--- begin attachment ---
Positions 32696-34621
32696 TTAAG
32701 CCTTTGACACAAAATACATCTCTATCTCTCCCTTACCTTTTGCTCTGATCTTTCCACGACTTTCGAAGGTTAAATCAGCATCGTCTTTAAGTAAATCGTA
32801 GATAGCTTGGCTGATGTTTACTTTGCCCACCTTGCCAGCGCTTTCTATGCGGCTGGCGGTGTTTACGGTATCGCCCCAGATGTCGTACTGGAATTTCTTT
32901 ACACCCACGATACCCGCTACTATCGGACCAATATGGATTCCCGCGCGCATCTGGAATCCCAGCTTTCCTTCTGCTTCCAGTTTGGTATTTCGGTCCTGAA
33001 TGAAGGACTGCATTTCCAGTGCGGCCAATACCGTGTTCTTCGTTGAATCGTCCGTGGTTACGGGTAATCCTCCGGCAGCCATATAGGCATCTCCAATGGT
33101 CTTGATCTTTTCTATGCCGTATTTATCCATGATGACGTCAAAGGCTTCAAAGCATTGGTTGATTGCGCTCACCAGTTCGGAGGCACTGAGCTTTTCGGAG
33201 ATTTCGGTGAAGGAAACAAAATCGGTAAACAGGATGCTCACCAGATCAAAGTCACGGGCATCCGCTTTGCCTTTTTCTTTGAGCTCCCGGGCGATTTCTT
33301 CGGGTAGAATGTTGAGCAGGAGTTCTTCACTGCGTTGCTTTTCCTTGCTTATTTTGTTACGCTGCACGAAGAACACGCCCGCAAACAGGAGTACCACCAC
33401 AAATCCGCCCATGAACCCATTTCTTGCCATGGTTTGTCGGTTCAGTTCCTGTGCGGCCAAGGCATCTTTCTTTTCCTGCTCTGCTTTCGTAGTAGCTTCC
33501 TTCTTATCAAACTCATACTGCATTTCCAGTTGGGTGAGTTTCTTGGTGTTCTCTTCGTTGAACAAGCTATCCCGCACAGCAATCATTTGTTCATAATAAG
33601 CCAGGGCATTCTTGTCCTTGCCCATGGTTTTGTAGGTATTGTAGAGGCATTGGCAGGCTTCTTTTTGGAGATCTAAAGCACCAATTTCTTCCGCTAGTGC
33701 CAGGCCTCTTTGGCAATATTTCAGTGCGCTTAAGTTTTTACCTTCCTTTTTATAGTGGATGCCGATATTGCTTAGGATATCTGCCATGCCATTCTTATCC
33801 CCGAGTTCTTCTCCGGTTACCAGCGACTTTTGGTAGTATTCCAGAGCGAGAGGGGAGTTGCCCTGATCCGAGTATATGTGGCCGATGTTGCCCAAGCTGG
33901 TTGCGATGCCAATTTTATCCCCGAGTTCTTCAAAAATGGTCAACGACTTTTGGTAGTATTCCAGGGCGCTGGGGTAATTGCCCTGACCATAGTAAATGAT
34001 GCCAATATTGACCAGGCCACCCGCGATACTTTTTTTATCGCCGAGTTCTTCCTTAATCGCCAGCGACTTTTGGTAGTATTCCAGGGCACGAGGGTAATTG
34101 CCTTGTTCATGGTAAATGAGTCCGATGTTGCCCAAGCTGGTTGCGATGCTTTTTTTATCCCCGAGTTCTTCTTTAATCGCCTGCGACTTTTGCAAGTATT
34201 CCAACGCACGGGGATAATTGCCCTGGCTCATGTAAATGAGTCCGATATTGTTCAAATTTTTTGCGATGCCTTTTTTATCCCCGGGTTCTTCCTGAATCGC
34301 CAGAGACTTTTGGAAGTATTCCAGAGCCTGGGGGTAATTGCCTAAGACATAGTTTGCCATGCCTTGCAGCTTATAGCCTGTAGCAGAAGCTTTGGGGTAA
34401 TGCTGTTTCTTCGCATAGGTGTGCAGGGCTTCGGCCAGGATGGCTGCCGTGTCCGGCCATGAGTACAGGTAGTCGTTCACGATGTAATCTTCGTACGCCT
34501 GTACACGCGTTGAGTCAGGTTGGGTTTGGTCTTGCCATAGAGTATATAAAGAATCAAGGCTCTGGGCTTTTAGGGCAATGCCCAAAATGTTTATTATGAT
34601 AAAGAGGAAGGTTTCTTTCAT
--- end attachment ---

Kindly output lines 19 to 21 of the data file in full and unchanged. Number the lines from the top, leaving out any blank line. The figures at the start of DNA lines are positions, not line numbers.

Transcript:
34301 CAGAGACTTTTGGAAGTATTCCAGAGCCTGGGGGTAATTGCCTAAGACATAGTTTGCCATGCCTTGCAGCTTATAGCCTGTAGCAGAAGCTTTGGGGTAA
34401 TGCTGTTTCTTCGCATAGGTGTGCAGGGCTTCGGCCAGGATGGCTGCCGTGTCCGGCCATGAGTACAGGTAGTCGTTCACGATGTAATCTTCGTACGCCT
34501 GTACACGCGTTGAGTCAGGTTGGGTTTGGTCTTGCCATAGAGTATATAAAGAATCAAGGCTCTGGGCTTTTAGGGCAATGCCCAAAATGTTTATTATGAT